Ten Reasons Why the Ecumenical Patriarchate is Not Orthodox - Part 1
TEN REASONS WHY THE ECUMENICAL PATRIARCHATE IS NOT ORTHODOX
I. The EP’s Heretical Encyclical of 1920.
In January, 1920, Metropolitan Dorotheus, locum tenens of the patriarchal throne, and his Synod issued what was in effect a charter for Ecumenism. It was addressed “to all the Churches of Christ everywhere”, and declared that “the first essential is to revive and strengthen the love between the Churches, not considering each other as strangers and foreigners, but as kith and kin in Christ and united co-heirs of the promise of God in Christ.”
It went on: “This love and benevolent disposition towards each other can be expressed and proven especially, in our opinion, through:
“(a) the reception of a single calendar for the simultaneous celebration of the great Christian feasts by all the Churches;
“(b) the exchange of brotherly epistles on the great feasts of the single calendar..;
“(c) close inter-relations between the representatives of the different Churches;
“(d) intercourse between the Theological Schools and the representatives of Theological Science and the exchange of theological and ecclesiastical periodicals and writings published in each Church;
“(e) the sending of young people to study from the schools of one to another Church;
“(f) the convening of Pan-Christian conferences to examine questions of common interest to all the Churches;
“(g) the objective and historical study of dogmatic differences..;
“(h) mutual respect for the habits and customs prevailing in the different Churches;
“(I) the mutual provision of prayer houses and cemeteries for the funeral and burial of members of other confessions dying abroad;
“(j) the regulation of the question of mixed marriages between the different confessions;
“(k) mutual support in the strengthening of religion and philanthropy.”
The unprecedented nature of the encyclical consists in the fact: (1) that it was addressed not to the Orthodox Churches only, but to the Orthodox and heretics together, as if there were no important difference between them but all equally were “co-heirs of God in Christ”; (2) that the proposed rapprochement was seen as coming, not through the acceptance by the heretics of the Truth of Orthodoxy and their sincere repentance and rejection of their errors, but through various external measures and, by inference, the mutual accomodation of the Orthodox and the heretics; and (3) the proposal of a single universal calendar for concelebration of the feasts, in contravention of the canonical law of the Orthodox Church. There is no mention here of the only possible justification of Ecumenism from an Orthodox point of view – the opportunity it provides of conducting missionary work among the heretics. On the contrary, as we have seen, one of the first aims of the ecumenical movement was and is to prevent proselytism among the member-Churches.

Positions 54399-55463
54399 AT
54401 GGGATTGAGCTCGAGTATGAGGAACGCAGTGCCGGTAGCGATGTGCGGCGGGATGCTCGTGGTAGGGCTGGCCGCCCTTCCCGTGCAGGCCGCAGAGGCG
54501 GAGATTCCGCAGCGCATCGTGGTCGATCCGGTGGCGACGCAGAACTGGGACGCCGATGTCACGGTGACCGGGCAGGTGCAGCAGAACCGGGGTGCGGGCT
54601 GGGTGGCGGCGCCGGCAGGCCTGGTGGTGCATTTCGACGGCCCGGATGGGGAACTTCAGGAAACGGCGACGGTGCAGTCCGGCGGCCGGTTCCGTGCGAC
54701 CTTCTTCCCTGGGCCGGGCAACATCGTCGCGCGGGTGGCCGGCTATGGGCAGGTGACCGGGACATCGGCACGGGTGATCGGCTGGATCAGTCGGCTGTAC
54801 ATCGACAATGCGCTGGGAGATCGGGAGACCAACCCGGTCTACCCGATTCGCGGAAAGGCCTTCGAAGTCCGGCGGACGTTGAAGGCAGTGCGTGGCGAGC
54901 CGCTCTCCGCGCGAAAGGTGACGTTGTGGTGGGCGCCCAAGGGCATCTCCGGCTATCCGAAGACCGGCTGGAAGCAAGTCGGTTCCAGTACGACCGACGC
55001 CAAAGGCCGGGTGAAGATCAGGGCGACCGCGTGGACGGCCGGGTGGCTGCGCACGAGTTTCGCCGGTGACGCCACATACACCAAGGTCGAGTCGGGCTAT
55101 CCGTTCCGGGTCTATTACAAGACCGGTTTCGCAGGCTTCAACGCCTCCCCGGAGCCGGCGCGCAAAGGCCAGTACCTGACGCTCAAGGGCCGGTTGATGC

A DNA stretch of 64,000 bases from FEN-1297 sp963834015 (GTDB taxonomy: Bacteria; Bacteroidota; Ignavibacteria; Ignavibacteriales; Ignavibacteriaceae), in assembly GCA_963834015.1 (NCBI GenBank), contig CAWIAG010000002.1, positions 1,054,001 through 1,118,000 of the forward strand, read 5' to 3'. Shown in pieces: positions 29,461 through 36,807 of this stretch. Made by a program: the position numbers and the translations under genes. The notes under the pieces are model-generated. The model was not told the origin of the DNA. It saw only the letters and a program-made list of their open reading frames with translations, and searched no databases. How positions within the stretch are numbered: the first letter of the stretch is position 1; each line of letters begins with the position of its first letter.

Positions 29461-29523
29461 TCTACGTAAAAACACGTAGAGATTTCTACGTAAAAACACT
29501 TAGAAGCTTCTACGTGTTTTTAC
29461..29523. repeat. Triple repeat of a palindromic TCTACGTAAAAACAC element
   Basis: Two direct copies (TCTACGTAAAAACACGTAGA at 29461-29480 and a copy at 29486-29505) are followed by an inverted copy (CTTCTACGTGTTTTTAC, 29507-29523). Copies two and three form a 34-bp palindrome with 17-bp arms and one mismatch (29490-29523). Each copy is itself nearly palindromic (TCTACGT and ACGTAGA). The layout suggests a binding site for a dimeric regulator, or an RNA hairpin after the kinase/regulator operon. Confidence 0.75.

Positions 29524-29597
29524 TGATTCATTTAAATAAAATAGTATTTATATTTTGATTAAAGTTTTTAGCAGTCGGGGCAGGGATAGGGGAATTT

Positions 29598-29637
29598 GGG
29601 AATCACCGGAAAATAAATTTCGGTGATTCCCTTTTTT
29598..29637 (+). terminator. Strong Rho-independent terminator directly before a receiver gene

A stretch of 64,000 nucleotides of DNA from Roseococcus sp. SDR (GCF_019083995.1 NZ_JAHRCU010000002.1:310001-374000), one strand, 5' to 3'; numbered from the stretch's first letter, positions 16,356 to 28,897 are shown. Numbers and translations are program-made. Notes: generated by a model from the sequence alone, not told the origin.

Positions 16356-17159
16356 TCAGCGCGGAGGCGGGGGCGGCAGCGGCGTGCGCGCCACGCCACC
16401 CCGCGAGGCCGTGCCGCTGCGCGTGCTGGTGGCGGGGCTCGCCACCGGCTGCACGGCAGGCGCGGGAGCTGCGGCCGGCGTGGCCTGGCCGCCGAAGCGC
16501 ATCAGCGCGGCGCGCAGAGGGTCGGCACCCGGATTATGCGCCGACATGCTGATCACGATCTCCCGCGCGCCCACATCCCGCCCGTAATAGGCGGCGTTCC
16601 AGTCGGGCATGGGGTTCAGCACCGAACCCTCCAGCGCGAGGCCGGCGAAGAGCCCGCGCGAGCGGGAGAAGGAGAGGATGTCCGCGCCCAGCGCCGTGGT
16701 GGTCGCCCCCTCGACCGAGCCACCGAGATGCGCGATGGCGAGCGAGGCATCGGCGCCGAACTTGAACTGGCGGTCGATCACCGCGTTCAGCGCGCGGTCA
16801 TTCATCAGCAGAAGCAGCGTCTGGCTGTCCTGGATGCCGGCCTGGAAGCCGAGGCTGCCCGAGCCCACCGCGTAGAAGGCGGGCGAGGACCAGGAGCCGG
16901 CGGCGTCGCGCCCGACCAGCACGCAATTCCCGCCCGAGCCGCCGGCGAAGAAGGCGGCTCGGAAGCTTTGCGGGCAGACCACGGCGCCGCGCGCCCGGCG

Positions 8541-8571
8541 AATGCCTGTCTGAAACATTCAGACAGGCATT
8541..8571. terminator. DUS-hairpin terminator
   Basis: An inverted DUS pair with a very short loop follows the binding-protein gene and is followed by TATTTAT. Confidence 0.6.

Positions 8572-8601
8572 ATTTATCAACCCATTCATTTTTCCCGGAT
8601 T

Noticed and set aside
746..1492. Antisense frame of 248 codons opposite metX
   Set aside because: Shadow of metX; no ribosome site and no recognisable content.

II. The EP’s Uncanonical Election of Meletius Metaxakis.
In 1918 the traditionalist Archbishop Theocletus of Athens was uncanonically defrocked “for having instigated the anathema against [the Cretan Freemason] Eleutherios Venizelos”. Two years later, Theocletus was vindicated. But the damage was done. In his place another Cretan Freemason, Meletius Metaxakis, was enthroned as Archbishop of Athens in November, 1918. However, in November, 1920 he was defrocked “for uncanonical actions” and confined to a monastery on Zakynthos as a simple monk. But by December, 1921 he was Patriarch of Constantinople! How did this transformation of a defrocked monk into Patriarch of Constantinople take place?
Bishop Photius of Triaditsa writes: “Political circles around Venizelos and the Anglican Church had been involved in Meletius’ election as Patriarch. Metropolitan Germanus (Karavangelis) of the Holy Synod of Constantinople wrote of these events, ‘My election in 1921 to the Ecumenical Throne was unquestioned. Of the seventeen votes cast, sixteen were in my favour. Then one of my lay friends offered me 10,000 lira if I would forfeit my election in favour of Meletius Metaxakis. Naturally I refused his offer, displeased and disgusted. At the same time, one night a delegation of three men unexpectedly visited me from the “National Defence League” and began to earnestly entreat me to forfeit my candidacy in favour of Meletius Metaxakis. The delegates said that Meletius could bring in $100,000 for the Patriarchate and, since he had very friendly relations with Protestant bishops in England and America, could be useful in international causes. Therefore, international interests demanded that Meletius Metaxakis be elected Patriarch. Such was also the will of Eleutherius Venizelos. I thought over this proposal all night. Economic chaos reigned at the Patriarchate. The government in Athens had stopped sending subsidies, and there were no other sources of income. Regular salaries had not been paid for nine months. The charitable organizations of the Patriarchate were in a critical economic state. For these reasons and for the good of the people [or so thought the deceived hierarch] I accepted the offer…’ Thus, to everyone’s amazement, the next day, November 25, 1921, Meletius Metaxakis became the Patriarch of Constantinople.